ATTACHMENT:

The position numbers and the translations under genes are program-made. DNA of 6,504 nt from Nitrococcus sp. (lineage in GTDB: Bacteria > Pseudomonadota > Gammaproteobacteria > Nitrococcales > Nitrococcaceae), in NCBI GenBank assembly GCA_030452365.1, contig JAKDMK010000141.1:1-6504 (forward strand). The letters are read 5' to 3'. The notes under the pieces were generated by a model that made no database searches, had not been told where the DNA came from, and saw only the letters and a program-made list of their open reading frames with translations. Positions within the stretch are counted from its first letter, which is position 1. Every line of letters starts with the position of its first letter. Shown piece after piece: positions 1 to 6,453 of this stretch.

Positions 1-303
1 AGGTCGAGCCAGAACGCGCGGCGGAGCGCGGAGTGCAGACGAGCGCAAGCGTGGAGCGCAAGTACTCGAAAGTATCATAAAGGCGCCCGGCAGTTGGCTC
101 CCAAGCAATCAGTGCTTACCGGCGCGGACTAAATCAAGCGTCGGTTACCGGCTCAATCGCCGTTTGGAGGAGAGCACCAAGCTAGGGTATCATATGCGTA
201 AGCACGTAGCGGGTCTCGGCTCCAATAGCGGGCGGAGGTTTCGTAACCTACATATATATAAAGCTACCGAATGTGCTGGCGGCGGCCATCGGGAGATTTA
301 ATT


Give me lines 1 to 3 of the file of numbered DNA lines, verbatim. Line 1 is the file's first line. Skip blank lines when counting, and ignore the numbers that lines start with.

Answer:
The position numbers and the translations under genes are program-made. DNA of 6,504 nt from Nitrococcus sp. (lineage in GTDB: Bacteria > Pseudomonadota > Gammaproteobacteria > Nitrococcales > Nitrococcaceae), in NCBI GenBank assembly GCA_030452365.1, contig JAKDMK010000141.1:1-6504 (forward strand). The letters are read 5' to 3'. The notes under the pieces were generated by a model that made no database searches, had not been told where the DNA came from, and saw only the letters and a program-made list of their open reading frames with translations. Positions within the stretch are counted from its first letter, which is position 1. Every line of letters starts with the position of its first letter. Shown piece after piece: positions 1 to 6,453 of this stretch.

Positions 1-303
1 AGGTCGAGCCAGAACGCGCGGCGGAGCGCGGAGTGCAGACGAGCGCAAGCGTGGAGCGCAAGTACTCGAAAGTATCATAAAGGCGCCCGGCAGTTGGCTC